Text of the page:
1. As to the non-denoms, people are enthusiastic but, you know, we’ve had people go away and come back when it becomes hollow and when the good feelings pass and times get tough and those around them cannot lift them to ecstasy. Up to that point, feeling good/being positive/having fun seems real and sufficient. I don’t think they perceive the that it is fake because it lacks features. Some of this I blame on many Lutheran churches being cold, not being like a family, a little too much German propriety. People are not so deep that they can feel a loving God through distant, reserved people and people need to feel even though feeling is not the point. Our liberty to be theologically high should be curbed to win over those not so strong. Besides, i have people in my own congregation tuning in to the History Channel, watching Joel Osteen, reading Rick Warren and who don’t agree with absolutely everything we teach – that concerns me a lot more. And, yes, if we totally scrapped the praise team and only did traditional, they’d leave and never have the chance to hear the truth. Doesn’t make us much better than the non-denoms that we offer service pleasing to everyone’s taste, does it? In that sense, you’re holding up a mirror moreso than pointing a finger.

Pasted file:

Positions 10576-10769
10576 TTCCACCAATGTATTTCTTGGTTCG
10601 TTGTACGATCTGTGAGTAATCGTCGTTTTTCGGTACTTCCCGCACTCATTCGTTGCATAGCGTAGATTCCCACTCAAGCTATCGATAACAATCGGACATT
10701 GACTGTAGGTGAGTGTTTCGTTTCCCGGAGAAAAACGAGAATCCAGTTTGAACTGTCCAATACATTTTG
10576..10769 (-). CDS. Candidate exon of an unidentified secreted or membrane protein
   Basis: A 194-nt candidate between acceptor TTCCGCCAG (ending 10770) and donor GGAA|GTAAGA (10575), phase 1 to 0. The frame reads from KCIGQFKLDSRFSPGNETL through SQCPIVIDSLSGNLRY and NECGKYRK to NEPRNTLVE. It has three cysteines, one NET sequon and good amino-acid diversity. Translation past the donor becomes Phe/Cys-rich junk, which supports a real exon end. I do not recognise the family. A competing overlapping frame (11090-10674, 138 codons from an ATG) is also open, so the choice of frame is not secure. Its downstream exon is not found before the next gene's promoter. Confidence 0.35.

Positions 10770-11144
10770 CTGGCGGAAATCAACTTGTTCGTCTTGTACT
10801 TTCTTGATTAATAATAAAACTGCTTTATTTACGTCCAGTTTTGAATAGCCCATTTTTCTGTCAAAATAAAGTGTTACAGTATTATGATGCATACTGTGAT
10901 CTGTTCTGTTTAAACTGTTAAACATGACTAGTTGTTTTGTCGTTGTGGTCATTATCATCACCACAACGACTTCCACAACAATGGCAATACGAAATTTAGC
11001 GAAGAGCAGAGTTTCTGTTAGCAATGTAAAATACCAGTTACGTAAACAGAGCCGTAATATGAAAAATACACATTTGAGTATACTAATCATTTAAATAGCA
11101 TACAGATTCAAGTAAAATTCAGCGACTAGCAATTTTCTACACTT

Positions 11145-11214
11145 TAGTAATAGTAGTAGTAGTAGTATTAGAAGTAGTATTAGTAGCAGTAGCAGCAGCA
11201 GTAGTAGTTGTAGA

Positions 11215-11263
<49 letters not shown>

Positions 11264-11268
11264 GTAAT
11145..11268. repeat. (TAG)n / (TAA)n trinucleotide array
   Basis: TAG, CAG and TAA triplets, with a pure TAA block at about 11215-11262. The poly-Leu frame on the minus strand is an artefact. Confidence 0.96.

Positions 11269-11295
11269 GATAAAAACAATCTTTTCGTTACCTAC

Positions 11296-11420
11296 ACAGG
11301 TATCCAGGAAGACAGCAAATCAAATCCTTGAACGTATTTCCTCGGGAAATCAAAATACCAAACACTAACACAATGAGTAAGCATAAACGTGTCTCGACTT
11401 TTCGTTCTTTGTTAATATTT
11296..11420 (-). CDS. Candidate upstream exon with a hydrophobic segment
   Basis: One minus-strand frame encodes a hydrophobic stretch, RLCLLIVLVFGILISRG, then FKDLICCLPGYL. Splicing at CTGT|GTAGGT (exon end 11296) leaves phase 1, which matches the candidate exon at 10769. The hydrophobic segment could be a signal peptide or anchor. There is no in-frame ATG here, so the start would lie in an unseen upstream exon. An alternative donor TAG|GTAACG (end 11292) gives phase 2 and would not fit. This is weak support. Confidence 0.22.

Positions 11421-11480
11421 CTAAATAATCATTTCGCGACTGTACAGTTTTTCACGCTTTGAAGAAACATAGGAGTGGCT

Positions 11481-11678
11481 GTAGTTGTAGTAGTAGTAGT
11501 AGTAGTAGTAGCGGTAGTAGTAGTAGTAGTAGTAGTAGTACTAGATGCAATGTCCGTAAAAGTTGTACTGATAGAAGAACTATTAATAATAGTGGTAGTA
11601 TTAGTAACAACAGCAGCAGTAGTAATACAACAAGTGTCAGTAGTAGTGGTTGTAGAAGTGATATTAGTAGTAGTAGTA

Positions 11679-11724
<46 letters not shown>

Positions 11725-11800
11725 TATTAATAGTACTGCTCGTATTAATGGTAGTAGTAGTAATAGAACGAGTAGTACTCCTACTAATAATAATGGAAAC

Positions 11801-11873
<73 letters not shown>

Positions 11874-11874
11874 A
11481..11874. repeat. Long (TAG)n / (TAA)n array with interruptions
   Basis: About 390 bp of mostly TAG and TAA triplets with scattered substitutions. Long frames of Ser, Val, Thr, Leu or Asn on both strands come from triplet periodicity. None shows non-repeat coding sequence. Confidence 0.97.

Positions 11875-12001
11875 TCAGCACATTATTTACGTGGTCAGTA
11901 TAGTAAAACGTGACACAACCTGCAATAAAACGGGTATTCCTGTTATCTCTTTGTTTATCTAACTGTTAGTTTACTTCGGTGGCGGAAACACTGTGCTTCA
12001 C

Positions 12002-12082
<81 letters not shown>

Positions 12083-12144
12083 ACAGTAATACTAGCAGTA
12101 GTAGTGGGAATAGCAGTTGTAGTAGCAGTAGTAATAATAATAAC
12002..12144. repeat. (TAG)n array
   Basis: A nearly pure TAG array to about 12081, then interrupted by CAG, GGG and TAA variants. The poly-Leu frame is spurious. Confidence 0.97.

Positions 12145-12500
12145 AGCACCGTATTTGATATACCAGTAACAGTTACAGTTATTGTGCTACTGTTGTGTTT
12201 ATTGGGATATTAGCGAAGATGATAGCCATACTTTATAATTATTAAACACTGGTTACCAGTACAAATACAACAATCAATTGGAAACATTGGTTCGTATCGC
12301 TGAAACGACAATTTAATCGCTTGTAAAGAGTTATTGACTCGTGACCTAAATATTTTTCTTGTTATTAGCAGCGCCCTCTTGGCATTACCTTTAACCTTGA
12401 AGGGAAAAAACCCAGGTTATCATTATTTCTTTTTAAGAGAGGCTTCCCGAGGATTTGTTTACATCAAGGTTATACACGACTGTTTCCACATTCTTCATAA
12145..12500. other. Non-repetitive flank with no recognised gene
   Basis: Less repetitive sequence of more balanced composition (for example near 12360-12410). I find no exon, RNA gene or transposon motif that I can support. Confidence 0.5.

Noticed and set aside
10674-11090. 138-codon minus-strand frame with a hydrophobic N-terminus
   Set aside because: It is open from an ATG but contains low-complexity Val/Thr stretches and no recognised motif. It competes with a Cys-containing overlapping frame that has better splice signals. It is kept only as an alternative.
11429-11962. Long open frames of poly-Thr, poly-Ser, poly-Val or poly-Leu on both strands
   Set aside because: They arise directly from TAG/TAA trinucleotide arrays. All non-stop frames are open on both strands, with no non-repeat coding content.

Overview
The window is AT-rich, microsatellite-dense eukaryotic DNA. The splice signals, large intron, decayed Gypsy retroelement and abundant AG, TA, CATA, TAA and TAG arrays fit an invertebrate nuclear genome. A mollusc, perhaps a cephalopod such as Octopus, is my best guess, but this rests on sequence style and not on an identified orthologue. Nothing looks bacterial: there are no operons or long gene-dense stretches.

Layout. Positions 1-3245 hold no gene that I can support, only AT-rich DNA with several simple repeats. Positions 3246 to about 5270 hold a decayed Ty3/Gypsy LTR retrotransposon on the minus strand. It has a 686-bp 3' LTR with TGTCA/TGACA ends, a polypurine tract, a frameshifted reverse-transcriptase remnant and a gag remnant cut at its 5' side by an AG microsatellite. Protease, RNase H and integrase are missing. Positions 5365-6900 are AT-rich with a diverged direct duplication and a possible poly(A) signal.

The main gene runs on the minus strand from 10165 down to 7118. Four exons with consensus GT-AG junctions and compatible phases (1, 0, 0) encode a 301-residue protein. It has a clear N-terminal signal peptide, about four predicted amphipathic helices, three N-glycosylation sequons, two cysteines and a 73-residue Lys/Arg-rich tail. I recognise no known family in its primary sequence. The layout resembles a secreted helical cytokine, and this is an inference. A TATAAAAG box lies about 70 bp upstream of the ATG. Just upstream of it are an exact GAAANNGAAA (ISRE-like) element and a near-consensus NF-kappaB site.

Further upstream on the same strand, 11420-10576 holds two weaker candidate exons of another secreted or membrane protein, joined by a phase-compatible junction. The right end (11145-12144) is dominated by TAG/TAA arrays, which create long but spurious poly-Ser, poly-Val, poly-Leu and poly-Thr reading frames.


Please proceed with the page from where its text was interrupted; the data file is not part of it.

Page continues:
Some might mistake the truth of marriage being taught in places without the One True God – temples, synagogues, mosques – and by Mormons, Jehovah’s Witnesses, Unitarians, Hindus, etc. But without the Word of God and the full authority of scripture, the truth of marriage is not truly preached or taught. There are people who think the Supreme Court “redefined” marriage. But how could it? It does not possess that authority, it is a ruling without any true effect on reality. It makes for tougher talking points with those who think that legality is synonymous with right and wrong and places us in opposition to the world – that’s a good thing!